The name, Franci, applied by the tribes consequently considered Frankish to themselves and their confederacy; i.e., the endonym, was never intended to be an ethnonym.[1] Comprising multiple tribes each with its own ethnonym, it was in origin a socio-political term. To the people who shortly were to counter the invasions of the Franks: the Romans, the Celts, the Suebi, who in the first two instances spoke significantly different languages, the Franks must have seemed to be all alike: they looked the same and had the same language, so that the word was in fact treated as an ethnonym.
Within a few centuries the names of the original tribes had been eclipsed by the name, Franci. The Franks themselves had developed a new ethnic identity, which they retained until language development created new ethnicities along the geographic lines of the modern Germanic languages, which were now mutually unintelligible to the casual speaker. The old tribal names often remained as local geographic names; for example, Hesse from the name of the Chatti, a constituent tribe of the Franks. The same process happened to the name of the Franks: Franconia is a local name within the ethnic identity of German, or Deutsch.
Following the precedents of Edward Gibbon and Jacob Grimm,[2] the name of the Franks is universally agreed to be the same word as English frank and counterparts in numerous other languages.[3] The word is Germanic; however, it cannot credibly be traced back further. Frank has a range of meanings, all of which have been proposed at one time or another as the basis for the name of the confederacy: free, honest, bold. There is even a suggestion that the meaning of “free” was adopted because, after the conquest of Gaul, only Franks were free of taxation

Subsequently Frankish incursions over the Rhine were so frequent that the emperors began to adopt them into the empire and settle them on the borders so that they could control them better. In 292 Constantius defeated and removed some Franks who had settled on the then island of Batavia at the mouth of the Rhine. These were resettled not far way, in Toxandria, the seat of the later Salian Franks.[20] Eumenius mentioned that Constantius “killed, expelled, captured, kidnapped” two groups of Franks, the one that had settled on Batavia and the other having crossed the Rhine. He also uses the term nationes Franciae, the first use of Francia.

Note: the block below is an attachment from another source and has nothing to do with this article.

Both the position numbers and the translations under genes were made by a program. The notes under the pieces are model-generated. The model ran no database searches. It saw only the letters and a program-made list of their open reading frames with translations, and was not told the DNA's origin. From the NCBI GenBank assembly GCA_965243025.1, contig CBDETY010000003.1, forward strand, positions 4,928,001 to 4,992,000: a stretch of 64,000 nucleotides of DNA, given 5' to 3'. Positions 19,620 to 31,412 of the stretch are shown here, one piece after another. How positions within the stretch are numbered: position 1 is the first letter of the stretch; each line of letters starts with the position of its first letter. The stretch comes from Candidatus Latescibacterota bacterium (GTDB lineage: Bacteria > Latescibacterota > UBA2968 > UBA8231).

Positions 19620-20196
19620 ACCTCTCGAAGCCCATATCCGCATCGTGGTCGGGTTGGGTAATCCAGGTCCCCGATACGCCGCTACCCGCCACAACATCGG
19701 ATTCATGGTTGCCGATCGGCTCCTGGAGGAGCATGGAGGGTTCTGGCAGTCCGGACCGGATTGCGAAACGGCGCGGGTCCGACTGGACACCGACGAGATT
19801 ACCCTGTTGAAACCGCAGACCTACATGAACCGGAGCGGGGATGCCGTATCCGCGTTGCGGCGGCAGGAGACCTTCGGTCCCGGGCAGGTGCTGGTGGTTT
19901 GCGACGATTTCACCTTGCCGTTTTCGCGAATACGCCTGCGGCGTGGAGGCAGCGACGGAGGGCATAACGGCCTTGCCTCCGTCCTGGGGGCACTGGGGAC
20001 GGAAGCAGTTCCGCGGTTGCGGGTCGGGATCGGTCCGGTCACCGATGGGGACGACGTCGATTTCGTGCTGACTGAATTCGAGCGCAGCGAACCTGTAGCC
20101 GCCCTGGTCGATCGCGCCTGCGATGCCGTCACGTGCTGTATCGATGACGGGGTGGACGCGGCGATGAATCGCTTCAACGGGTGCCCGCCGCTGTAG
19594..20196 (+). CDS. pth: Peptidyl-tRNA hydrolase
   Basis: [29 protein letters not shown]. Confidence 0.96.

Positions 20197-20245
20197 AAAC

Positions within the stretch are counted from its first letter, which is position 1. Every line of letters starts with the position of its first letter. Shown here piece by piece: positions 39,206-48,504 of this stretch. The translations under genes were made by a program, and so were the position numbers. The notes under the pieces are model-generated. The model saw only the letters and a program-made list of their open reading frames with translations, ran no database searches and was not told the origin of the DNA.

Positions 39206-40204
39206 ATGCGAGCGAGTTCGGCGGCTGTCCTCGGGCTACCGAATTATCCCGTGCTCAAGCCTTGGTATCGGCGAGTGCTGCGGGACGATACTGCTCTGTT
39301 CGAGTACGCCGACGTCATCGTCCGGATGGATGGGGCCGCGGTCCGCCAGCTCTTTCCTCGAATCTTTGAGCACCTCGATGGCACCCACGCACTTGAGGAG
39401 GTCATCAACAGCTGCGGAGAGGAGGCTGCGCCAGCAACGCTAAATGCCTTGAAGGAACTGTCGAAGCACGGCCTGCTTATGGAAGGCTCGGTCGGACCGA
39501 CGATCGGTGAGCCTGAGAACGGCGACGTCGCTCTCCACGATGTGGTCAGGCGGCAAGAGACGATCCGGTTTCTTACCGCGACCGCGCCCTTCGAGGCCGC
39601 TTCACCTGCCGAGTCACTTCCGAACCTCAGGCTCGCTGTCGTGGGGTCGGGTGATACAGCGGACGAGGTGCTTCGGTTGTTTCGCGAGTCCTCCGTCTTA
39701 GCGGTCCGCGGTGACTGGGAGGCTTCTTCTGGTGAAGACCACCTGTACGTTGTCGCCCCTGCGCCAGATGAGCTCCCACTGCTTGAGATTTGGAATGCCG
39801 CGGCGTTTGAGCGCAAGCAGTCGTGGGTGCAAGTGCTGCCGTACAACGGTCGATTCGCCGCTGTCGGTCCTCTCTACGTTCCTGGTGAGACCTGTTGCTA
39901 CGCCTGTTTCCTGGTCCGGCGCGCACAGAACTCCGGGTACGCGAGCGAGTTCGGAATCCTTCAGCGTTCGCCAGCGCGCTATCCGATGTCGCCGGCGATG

Salian was used for the first time by Ammianus Marcellinus[21] on the occasion of Julian in 358 campaigning against “the first Franks of all, those whom custom has called the Salians,”[22] who at that time were in Toxandria. He defeated them but left them in place, promoting them instead to foederati of the empire.[23] Their soldiers are listed as the Salii in the 5th century Notitia Dignitatum, a book of Roman unit insigniae. The Merovingians were to come from these Salian Franks.
http://goose.ycp.edu/~tgibson/RoyalAncestors/Charlemagne.html

According to another legend, Merovech was conceived when Pharamond’s wife encountered a Quinotaur, a sea monster which could change shapes while swimming. Though never stated, it is implied that she was impregnated by it. This legend was related by Fredegar in the seventh century, and may have been known earlier. The legend is probably a back-formation or folk etymology used to explain the Salian Franks’ origin as a sea coast dwelling people, and based on the name itself. The “Mero-” or “Mer-” element in the name suggests a sea or ocean (see Old English “mere,” Latin “mare,” or even the Modern English word “mermaid,” etc.). The “Salian” in “Salian Franks” may be a reference to salt, a reminder of their pre-migration home on the shores of the North Sea (alternatively, it may refer to the Isala or IJssel river behind which their homeland, the Salland, may have been located). The legend could also be explained in a much easier way. The sea monster could have been a foreign conqueror, coming from the sea, taking the dead king’s (Chlodio or Pharamond) wife to legitimise his rule.
The first Frankish royal dynasty called themselves Merovingians in his honor.

About Royal Rosamond Press

I am an artist, a writer, and a theologian.